Blyth also highlights the religious subtext of the film, pointing out the various biblical references visible in the film, such as the frequent iconography of the crucifix, both in the Christian configuration of the symbol, and in its inverted form, denoting Satanism, or other dark intentions of the like. Furthermore, perhaps most importantly, he discusses the links between the cult-like fans of Sutter Cane, the fictional omnipotent author who is the main antagonist in In The Mouth of Madness, and real-life religious fanatics, such as those who follow L. Ron Hubbard’s Church of Scientology. Blyth cites this potentially controversial comparison as one made by Michael De Luca, the film’s scriptwriter, and uses this to link religion with fiction, as Hubbard was initially a sci-fi author before starting his Church. He therefore suggests that In the Mouth of Madness is a critical reading of the way in which audiences of horror often treat the genre with the same ardor as followers of religion do.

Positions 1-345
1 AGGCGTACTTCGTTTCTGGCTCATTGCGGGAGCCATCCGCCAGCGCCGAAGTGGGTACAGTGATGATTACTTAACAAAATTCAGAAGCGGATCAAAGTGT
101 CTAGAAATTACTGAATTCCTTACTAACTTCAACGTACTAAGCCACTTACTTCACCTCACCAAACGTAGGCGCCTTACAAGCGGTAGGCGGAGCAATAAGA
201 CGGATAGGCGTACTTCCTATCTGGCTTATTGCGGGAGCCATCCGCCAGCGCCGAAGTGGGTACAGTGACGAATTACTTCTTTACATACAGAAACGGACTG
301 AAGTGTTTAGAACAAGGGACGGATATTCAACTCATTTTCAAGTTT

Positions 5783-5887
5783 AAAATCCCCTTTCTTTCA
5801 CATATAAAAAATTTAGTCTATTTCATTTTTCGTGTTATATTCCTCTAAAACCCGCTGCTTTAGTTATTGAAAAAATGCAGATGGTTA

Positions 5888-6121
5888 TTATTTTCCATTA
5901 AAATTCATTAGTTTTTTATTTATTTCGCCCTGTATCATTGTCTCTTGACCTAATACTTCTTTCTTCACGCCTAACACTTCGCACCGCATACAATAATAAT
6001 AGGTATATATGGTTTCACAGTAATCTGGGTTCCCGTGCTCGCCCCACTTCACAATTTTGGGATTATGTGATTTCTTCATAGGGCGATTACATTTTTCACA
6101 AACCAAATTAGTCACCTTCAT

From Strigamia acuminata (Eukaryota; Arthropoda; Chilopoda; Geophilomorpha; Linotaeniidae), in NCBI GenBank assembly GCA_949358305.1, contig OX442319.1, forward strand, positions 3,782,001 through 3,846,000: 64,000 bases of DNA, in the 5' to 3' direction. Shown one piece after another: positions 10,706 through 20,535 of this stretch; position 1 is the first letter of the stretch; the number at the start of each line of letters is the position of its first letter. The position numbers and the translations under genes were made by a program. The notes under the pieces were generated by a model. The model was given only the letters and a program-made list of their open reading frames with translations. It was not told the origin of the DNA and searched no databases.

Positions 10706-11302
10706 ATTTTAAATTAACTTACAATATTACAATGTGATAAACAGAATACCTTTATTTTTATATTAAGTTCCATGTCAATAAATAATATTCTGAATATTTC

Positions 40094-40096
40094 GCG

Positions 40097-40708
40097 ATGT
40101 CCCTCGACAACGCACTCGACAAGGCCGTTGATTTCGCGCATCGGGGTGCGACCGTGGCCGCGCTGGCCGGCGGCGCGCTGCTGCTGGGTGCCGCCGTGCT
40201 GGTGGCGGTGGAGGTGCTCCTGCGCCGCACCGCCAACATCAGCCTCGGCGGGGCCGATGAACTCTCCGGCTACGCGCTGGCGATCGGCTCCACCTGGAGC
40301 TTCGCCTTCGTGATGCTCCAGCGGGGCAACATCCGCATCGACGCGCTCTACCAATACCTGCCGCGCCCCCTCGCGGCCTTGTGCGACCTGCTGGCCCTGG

It is this that I think is one of the strongest and most interesting arguments in the book. Blyth’s argument is that In the Mouth of Madness is a very meta film, in the way that it comments on consumers of horror whilst being a horror film. He suggests that Carpenter aimed to combine the works of Lovecraft and the career of Stephen King to have an incredibly popular author being given the power of changing the real world through his writing; this power being a gift from extraterrestrial beings. In the film, we find out that the horror author Sutter Cane is given the ability to rewrite reality through his books, resulting in the madness of his ‘characters’, who follow his wishes blindly, because that is the way he wrote them. Madness is a crucial theme in weird fiction, especially in the writings of H.P. Lovecraft, and Carpenter creates with In the Mouth of Madness, as Blyth implies, a masterpiece of a weird tale.